How Hospitals Can Improve Communications
Communication is key to a successful business, especially in the medical field. The flow of communication between staff and patients or doctors and staff is very important for an efficient hospital so when communication breaks down, so does business. Staff, doctors and patients all become flustered, armed with information that is either wrong or isn’t readily available, causing problems at all levels. Trying to figure out whom to contact and then trying to actually speak to someone on the phone can be frustrating for all parties involved.
Doctors, staff and patients all aggress that consistent communication is not up to par in the hospital setting, with some institutions doing a better job of others, but it’s no where close to being efficient. To battle this problem and improve communications many hospitals are trying to develop better ways to use technology to communicate with all parties. The goal is to make communication more effective, convenient and routine, while still improving patient care and strengthening relationships all across the board. Here are some ways different hospitals are doing that:
Some hospitals are now using a standardized letter as part of patient’s electronic health record (HER) that provides facts about their condition and also info that makes it easier for doctors to communicate with each other. This allows everyone to be on the same page, which benefits the patient.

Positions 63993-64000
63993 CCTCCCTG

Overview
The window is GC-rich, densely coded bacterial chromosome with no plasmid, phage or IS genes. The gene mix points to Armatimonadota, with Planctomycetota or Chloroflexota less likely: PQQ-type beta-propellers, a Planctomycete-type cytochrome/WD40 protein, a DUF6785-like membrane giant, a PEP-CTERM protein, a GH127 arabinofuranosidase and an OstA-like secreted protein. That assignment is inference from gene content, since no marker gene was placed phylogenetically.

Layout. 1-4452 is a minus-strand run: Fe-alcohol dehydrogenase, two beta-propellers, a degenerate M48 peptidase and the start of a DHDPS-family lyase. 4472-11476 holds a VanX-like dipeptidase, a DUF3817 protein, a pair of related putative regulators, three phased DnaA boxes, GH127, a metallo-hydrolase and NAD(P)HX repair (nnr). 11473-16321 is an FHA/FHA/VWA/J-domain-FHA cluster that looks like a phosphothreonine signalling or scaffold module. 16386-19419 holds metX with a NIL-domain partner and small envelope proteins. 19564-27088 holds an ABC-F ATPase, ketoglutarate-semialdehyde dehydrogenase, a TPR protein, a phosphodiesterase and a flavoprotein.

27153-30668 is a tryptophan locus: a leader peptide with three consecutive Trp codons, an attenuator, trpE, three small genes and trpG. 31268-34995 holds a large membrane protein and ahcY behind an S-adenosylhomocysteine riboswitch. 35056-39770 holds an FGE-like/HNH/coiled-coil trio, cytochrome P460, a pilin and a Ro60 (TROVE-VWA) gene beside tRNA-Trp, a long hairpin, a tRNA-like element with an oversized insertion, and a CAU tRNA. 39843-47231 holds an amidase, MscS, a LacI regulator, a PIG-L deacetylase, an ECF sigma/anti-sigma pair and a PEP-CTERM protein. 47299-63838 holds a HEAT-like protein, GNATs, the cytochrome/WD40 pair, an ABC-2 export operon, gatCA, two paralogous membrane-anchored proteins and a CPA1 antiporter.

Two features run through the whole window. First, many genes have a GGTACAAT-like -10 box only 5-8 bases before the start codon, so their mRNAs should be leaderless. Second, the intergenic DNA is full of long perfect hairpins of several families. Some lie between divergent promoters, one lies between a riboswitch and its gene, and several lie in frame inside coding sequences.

Vanderbilt University medical Center in Nashville, TN has created an online template for their text pages so that it includes vital information that allows doctors to triage which of their pages they need to call back and how fast.
Since patients are always wondering about their discharge status and other info on their hospital stay, the University of Colorado Hospital in Denver were given their own tablet to follow along with doctors in real time. This allowed researchers to assess that patients worried less about their stay and there was less confusion with doctors.
At a hospitalist group in North Andover, MS, patients and hospital staff use Chatter, which is like Facebook, to provide info to patients. So personnel can respond to a post by a patient at a time that works for them instead of having someone on the phone spending up to 20 minutes setting an appointment.
A few hospitals have set up videoconferencing at off-sites to help make medical decisions without actually being present. This allows specialists to go to underserved communities to help more patients on a regular basis.
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